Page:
Even with monkeys, research is hard

The NYT has a nice article on the battle between two US labs trying to see if a calorie restricted diet will make monkeys live longer. They are finding different results, and it’s getting testy:

Two rival research groups set out in 1987 to answer a tantalizing question: Could a diet kept meager in calories pay off in longevity?

Both teams, one at a National Institute on Aging laboratory in Baltimore and the other at the University of Wisconsin, studied colonies of rhesus monkeys, which can live past age 40, and it was 22 years before the first results were released. The restricted diet, the Wisconsin team reported in 2009, seemed to be working.

But three years later, the Baltimore team said that its monkeys on reduced-calorie diets were living no longer than those given a normal diet. The differing results puzzled the researchers.

Now, the Wisconsin team has struck back, asserting on Tuesday in the journal Nature Communications that the Baltimore study was effectively in error because its control monkeys were also fed a leaner than normal diet.

I get why they’re upset. Studying the same monkeys for more than 35 years has got to be massively expensive. Moreover, you’re dedicating your whole life to one study. You want to get results, and you want to be right.

The crux of the problem comes down to the control. One group, the one which is seeing results, let their control monkeys eat a terrible diet. The other one is keeping their control monkeys relatively healthy. Both agree that the diet monkeys are eating a calorie-restricted diet, like 30% fewer calories than normal.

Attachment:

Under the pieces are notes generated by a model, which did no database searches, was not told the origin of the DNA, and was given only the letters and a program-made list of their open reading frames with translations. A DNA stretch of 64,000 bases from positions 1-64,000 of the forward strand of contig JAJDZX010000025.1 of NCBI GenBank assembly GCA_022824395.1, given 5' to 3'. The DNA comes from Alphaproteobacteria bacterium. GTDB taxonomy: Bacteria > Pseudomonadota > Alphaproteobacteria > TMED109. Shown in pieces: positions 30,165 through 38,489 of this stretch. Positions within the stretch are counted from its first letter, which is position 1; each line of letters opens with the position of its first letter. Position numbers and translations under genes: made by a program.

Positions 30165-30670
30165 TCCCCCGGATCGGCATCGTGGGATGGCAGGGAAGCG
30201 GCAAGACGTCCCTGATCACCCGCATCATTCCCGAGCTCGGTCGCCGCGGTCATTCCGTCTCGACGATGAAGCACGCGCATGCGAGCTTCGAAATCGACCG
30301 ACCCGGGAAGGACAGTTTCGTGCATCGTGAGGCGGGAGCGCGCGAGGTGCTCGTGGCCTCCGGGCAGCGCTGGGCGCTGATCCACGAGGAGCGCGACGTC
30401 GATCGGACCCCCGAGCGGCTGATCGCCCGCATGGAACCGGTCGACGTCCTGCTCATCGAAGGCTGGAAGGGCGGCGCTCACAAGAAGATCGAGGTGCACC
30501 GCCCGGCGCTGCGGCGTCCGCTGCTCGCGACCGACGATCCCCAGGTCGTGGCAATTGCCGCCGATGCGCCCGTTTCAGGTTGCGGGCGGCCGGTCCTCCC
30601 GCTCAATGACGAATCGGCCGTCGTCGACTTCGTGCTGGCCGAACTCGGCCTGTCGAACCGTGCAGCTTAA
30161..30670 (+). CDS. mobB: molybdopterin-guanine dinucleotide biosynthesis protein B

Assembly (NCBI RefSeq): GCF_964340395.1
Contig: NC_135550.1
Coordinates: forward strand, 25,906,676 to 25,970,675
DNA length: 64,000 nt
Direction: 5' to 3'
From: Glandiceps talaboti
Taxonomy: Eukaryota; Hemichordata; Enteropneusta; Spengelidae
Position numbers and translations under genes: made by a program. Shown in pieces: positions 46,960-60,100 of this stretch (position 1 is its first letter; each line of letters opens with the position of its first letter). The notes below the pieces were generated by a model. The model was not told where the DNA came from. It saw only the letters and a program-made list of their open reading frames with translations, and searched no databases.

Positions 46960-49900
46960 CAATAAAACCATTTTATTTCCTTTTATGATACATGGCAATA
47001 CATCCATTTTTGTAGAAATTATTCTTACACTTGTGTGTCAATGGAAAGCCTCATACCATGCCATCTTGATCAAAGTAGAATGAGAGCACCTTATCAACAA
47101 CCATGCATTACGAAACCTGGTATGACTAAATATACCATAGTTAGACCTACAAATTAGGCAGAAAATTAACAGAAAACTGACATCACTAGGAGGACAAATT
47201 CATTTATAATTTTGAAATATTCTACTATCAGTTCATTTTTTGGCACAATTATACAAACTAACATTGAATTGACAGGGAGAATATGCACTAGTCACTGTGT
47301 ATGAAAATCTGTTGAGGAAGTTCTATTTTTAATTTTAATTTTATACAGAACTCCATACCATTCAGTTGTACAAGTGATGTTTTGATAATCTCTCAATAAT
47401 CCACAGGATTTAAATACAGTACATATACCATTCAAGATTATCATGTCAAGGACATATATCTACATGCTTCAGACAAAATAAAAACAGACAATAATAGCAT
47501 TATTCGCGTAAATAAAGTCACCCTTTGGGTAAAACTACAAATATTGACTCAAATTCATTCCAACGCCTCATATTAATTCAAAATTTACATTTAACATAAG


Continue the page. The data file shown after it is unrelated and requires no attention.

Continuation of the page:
The lab that let the control monkeys eat like crap is seeing longevity increased by 40%. The lab which keeps the controls relatively healthy is not seeing those results.

I think their arguments are somewhat beside the point. I think they’re both right.

I have no trouble – none at all – believing that a calorie restricted diet is better than a diet full of crap. Does anyone really doubt that avoiding obesity, fats, cholesterol, etc. will not lead to a decrease in heart disease, diabetes, and death? When you compare a calorie-restricted diet to a terrible diet, you’re going to see great results.

But what most companies, and lots of Americans, want to see is increased longevity in healthy people. They want to try and find magic ways to make already long-living people even more long-lived.

I see this all the time in how we approach medicine in the US. Statins work really well for people with really high cholesterol, so we start giving it to people with cholesterol that’s barely high. Then we wonder why it didn’t make a difference in the latter group. We see Barrett’s espohagitis in people with really bad gastroesophageal reflux, and next thing you know everyone I know with even the slightest amount of heartburn is on an antacid. Now, all my friends who are thin, in shape, and eat no meat are concerned about wheat destroying their lives.

Most of us are healthy. We need to start acting that way.

It may be that eating a massively caloric-reduced diet may incrementally increase the length of our lives. But it’s unlikely. Further, almost none of us are going to stick to that diet for the forty years the monkeys will. There’s only so much you can improve upon health.

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